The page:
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GM:S 1.4 Polygon based lighting.

Discussion in 'Advanced Programming Discussion' started by JaimitoEs, Nov 9, 2019 at 12:43 PM.

  1. JaimitoEs

    JaimitoEs Member

    Joined:
    Aug 9, 2016
    Posts:
    156
    I am very interested in creating a lighting system like the one offered by the Ubi Art framework. Here are some screenshots of the concept:
    [​IMG]

    As you can see, the lighting is executed only in the first layer, while the background seems to be a fog effect.

    If you look at the textures of the character and platforms, they have an ambient color applied. When these are in the position of the mesh, they are illuminated with the parameters of said mesh.

    Rayman legends uses only 2 textures for lighting:
    [​IMG]
    [​IMG]

    You can see the information in the minute 11:00...
    I imagine that the textures of this layer are drawn by passing them a shader that determines the area of these polygons, according to this explanatory video of the engine, they use per vertex lighting, but I cannot understand how to pass the information of the polygon and illuminate only the places where the mesh is situated. It would be something similar to mesh shading but vice versa, where the polygon is responsible for saying which parts light up and which ones do not. Any information you can give on the subject is appreciated. Thanks for reading and your patience.
     
    Last edited: Nov 10, 2019 at 8:48 PM
  2. JaimitoEs

    JaimitoEs Member

    Joined:
    Aug 9, 2016
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    I have started doing experiments with my editor, a controller stores the texture data, running the shader in one pass and drawing the family of objects. But as you can see, it is based on the point of light. I can create a mesh, but I don't know how to associate that mesh to make it a light emitter.
    [​IMG]

    The goal to be achieved is to convert this buffer into a light emitter:
    [​IMG]

    I assume that I need to normalize the coordinates of the vertices, pass it through the vertex shader but ... How do I calculate the color blending of the textures based on the triagulation of the mesh? Do I need to pass vertices data and define a matrix in the vertex shader?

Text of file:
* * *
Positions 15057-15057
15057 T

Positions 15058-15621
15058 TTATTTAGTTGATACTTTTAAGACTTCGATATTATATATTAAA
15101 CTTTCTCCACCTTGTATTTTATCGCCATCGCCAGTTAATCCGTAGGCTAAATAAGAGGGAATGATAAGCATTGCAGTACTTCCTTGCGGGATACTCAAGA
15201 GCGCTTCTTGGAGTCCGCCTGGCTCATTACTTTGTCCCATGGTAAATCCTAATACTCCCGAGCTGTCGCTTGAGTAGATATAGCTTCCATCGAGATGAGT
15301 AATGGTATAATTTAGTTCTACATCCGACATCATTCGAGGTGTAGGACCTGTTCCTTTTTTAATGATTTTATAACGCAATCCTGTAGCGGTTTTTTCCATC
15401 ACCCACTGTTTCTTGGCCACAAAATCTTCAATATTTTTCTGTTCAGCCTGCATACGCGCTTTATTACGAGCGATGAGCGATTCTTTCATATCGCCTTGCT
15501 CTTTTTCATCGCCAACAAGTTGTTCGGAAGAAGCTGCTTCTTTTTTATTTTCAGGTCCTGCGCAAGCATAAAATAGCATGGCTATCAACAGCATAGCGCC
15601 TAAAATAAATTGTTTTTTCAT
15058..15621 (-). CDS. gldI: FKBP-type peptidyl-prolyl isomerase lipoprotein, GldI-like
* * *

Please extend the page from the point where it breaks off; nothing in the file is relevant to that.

I show you a visual example, according to the image below ... An idea can be to define a vector that represents the ambient lighting, pass the data of a mesh that represents the light and dim the sides of our polygon. This can be done by calculating from the vertex shader?
    [​IMG]
     
    Last edited: Nov 10, 2019 at 11:38 PM
    Nocturne likes this.
  3. RujiK

    RujiK Member

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    Jun 21, 2016
    Posts:
    172
    At a glance, I don't think they are using vertexes/mesh coordinates in the vertex shader for the lighting. Since the lighting is 2D with some fake 3D elements, there is no need for complex vertex/matrix equations and the effect could be done completely in the fragment shader.

    I SUSPECT they are using this method:

    1. Draw your light buffer/light mesh to a separate screen surface as an absolute red or black. Inside the mesh is red, outside is black. (Call this surface surf_light)
    2. Draw unlit_texture with LIT_TEXTURE ADDED ON BY A MULTIPLE OF SURF_LIGHT.
    3. Done.

    Pseudo code:
    Code:
    gl_fragcolor = unlit_color + lit_color*surf_light.r

    Or, an alternative if your lit_texture has your unlit_texture baked in (IE: It's not just black and white)
    Code:
    gl_fragcolor = unlit_color*(1.0 - surf_light.r) + lit_color*surf_light.r

    This should be lightning fast as there are no distance checks or conditions needed in the shader. The downside is you will need to pass a few textures into the shader so mobile performance may be an issue.

    To get smoother lighting cutoffs, I would blur surf_light before using it to multiply the lit_texture.
     
    Last edited: Nov 11, 2019 at 3:19 AM
    JaimitoEs likes this.
  4. JaimitoEs

    JaimitoEs Member

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    Hey! Thanks for comment! Yes, you are right, they use the fragment shader to multiply the texture in black and white, which looks like a heightmap, but in this case I think they use it as an emitting ambient map when it is not affected by the light. I will start testing with the help you have given me, I wanted to avoid using surfaces, but this also helps me clarify my doubts. Again, thank you very much!!
     
    Last edited: Nov 11, 2019 at 1:10 PM
    RujiK likes this.
  5. JaimitoEs

    JaimitoEs Member

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    Aug 9, 2016
    Posts:
    156
    Ok, today I did a test based on @Mike 's tutorial DYNAMIC RENDERING MASKS, thank you very much! and without using surfaces... All is done with vertex buffers and these have an emissive map for lighting...Now I have to see if I can modify the drawing, combine this technique with the shader and try to create a good lighting. From the little I have been able to prove, it seems to work very fast and would be a way to light our stage freely without worrying about surfaces and coordinates.

    [​IMG]
    Edit:

    Although we can configure in which way our Gpu draws, I still haven't found a way to illuminate the buffer ... yes, now it makes holes ...:bash:maybe it can be useful, maybe it has the answer in front of me ... I don't know ...:bash::):):(
    [​IMG]
     
    Last edited: Nov 12, 2019 at 4:25 PM
    RujiK likes this.

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